Essential Tips for Maintaining Franchise System Manuals
By Marla Rosner, Senior Training Consultant, MSA Worldwide
I’ve heard it many times in franchise circles; complaints about keeping franchise manuals updated. The chief frustration of many franchisors is that after the first review, many franchisees don’t consult the manuals again; it can seem that countless hours of staff or consultant time are invested for no good reason. But rest assured that there are many good reasons to keep those manuals current – and ways to encourage their ongoing use by franchisees.
Think of your franchise manuals as the DNA of your system; with proper execution by the franchisee, what you document in the manuals is replicated from unit to unit. It’s essential to have in place current and easily understood policies and procedures. Asking franchisees and their staff to comply with practices you haven’t yet fully documented and conveyed to them is impractical at best, and at worst creates tension in the franchisee/franchisor relationship.
For most franchisors, the operating manual is expressly incorporated into their franchise agreements and referenced in their disclosure documents. Products, services, standards, and procedures inevitably change over time. To secure compliance as the brand evolves, manual updates must keep pace with changes.
Tip 1: Schedule Annual Updates
Unfortunately, the longer franchisors wait to update material in their manuals, the more daunting the project becomes.
- At a minimum, aim for annual updates; this allows for incremental changes that are easier to document and easier to convey to franchisees. Put a date on the company calendar following the update of your disclosure document and franchise agreement, by which time manual updates must be completed. This is also a good time for an annual vicarious liability and co-employment audit of the manuals.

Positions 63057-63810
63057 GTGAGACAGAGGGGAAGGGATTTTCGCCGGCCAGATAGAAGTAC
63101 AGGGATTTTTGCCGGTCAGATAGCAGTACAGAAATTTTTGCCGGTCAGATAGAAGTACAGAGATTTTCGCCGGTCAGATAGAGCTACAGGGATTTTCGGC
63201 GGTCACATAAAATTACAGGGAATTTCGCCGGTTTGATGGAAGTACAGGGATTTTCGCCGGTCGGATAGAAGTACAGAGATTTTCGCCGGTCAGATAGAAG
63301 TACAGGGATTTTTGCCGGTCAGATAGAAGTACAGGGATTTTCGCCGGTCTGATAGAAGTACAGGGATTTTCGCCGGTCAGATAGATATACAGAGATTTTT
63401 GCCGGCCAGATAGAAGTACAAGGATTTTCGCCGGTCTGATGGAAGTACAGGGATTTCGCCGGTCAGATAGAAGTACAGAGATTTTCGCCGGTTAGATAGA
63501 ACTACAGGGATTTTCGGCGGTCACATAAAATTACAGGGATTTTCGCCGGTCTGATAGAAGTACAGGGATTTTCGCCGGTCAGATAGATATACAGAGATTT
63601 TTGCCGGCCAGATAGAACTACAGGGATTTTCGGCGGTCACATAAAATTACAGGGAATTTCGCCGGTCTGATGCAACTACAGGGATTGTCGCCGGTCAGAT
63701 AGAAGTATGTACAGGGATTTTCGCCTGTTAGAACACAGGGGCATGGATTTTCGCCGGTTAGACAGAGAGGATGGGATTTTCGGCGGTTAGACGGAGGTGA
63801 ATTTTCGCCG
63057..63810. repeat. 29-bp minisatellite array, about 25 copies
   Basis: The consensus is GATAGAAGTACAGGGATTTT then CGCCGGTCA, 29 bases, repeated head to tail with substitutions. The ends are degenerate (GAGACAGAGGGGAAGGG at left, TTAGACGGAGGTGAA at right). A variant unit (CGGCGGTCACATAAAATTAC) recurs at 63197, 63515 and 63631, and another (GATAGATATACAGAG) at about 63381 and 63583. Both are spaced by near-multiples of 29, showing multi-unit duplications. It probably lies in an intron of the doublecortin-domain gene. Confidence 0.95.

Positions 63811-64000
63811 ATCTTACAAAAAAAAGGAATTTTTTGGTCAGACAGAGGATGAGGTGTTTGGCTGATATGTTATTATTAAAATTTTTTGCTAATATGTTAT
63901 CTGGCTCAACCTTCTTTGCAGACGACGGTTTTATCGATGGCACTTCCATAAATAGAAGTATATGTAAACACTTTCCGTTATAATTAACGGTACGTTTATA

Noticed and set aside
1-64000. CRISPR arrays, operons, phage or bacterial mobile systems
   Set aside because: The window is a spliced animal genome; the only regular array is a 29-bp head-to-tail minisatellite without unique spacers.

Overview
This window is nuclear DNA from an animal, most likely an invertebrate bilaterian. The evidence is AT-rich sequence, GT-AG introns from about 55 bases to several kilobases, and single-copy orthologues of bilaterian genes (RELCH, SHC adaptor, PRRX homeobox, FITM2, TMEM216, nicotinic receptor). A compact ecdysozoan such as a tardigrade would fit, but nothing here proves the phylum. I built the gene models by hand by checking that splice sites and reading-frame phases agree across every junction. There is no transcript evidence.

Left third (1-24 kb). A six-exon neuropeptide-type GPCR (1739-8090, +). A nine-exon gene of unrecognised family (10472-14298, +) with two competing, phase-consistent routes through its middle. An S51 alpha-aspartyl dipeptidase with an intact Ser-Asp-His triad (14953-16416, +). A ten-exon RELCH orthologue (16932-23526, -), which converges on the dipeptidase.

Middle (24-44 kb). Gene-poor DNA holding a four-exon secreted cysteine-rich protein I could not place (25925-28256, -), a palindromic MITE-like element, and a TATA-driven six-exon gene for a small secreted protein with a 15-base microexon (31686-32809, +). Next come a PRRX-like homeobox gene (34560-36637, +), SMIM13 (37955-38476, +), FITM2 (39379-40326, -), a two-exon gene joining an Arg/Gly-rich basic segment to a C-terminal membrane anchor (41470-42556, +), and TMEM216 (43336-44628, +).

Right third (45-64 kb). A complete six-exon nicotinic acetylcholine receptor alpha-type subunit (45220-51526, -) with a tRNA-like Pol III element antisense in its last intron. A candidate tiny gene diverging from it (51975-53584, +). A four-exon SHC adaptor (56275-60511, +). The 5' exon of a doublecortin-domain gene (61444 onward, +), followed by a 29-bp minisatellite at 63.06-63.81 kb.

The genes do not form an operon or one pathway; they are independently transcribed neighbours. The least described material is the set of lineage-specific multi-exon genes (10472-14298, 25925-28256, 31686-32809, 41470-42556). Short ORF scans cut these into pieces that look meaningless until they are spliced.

- Best Practice: Make manual updates ongoing, and communicate them to franchisees every time they log onto your password-protected site.
Tip 2: Assign a Project Owner
Having one person in charge of an annual manual review process is essential. This individual becomes the funnel for changes, and/or reaches out to solicit changes on a scheduled basis. Additionally, the project owner should be tasked with obtaining appropriate approvals for all content changes. Consider someone who is either head of your training department or who has a strong involvement in training, since manual content and training programs should be tightly integrated.
Tip 3: Don’t Underestimate the Time Required
Revamping a manual that has gone stale should be considered a substantive project that will require well thought-through input from multiple departments. To prevent project drift, top management should prioritize the project by setting goals and timelines, and by holding personnel accountable for timely contributions.
Tip 4: Streamline Verbiage and Enhance Layout for Readability
Crisp, bulleted content and layout that allows for easy reading, as well as posting documents online with search capability, promotes ongoing use of manuals by franchisees and their personnel.
Treat manual updates with the same discipline that your company brings to annual updates of its legal agreements – minus the legalese. System manuals are, after all, an extension of your legal contract and as such, strengthen your ability to maintain the quality and service standards essential to your brand’s reputation.